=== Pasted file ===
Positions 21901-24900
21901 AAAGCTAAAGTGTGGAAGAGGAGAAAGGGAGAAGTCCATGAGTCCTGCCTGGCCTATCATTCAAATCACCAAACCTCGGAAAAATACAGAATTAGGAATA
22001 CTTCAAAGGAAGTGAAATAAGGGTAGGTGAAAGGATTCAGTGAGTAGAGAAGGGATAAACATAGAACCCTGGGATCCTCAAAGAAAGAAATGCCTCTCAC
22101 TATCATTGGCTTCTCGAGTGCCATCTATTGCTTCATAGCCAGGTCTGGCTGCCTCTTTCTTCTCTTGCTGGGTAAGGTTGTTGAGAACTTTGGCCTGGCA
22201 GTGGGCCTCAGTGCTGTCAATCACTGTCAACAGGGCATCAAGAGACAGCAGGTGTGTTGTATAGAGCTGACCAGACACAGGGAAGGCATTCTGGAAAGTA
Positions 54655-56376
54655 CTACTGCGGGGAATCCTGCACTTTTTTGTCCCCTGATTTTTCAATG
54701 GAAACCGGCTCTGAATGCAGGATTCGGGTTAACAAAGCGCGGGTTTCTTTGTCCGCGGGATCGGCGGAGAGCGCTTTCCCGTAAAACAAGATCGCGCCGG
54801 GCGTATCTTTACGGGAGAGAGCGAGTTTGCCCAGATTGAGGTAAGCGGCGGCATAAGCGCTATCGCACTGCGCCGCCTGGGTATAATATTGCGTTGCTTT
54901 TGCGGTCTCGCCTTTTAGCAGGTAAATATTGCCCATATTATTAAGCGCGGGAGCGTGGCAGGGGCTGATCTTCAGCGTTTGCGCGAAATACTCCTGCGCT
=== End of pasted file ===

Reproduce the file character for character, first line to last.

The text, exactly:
Positions 21901-24900
21901 AAAGCTAAAGTGTGGAAGAGGAGAAAGGGAGAAGTCCATGAGTCCTGCCTGGCCTATCATTCAAATCACCAAACCTCGGAAAAATACAGAATTAGGAATA
22001 CTTCAAAGGAAGTGAAATAAGGGTAGGTGAAAGGATTCAGTGAGTAGAGAAGGGATAAACATAGAACCCTGGGATCCTCAAAGAAAGAAATGCCTCTCAC
22101 TATCATTGGCTTCTCGAGTGCCATCTATTGCTTCATAGCCAGGTCTGGCTGCCTCTTTCTTCTCTTGCTGGGTAAGGTTGTTGAGAACTTTGGCCTGGCA
22201 GTGGGCCTCAGTGCTGTCAATCACTGTCAACAGGGCATCAAGAGACAGCAGGTGTGTTGTATAGAGCTGACCAGACACAGGGAAGGCATTCTGGAAAGTA
Positions 54655-56376
54655 CTACTGCGGGGAATCCTGCACTTTTTTGTCCCCTGATTTTTCAATG
54701 GAAACCGGCTCTGAATGCAGGATTCGGGTTAACAAAGCGCGGGTTTCTTTGTCCGCGGGATCGGCGGAGAGCGCTTTCCCGTAAAACAAGATCGCGCCGG
54801 GCGTATCTTTACGGGAGAGAGCGAGTTTGCCCAGATTGAGGTAAGCGGCGGCATAAGCGCTATCGCACTGCGCCGCCTGGGTATAATATTGCGTTGCTTT
54901 TGCGGTCTCGCCTTTTAGCAGGTAAATATTGCCCATATTATTAAGCGCGGGAGCGTGGCAGGGGCTGATCTTCAGCGTTTGCGCGAAATACTCCTGCGCT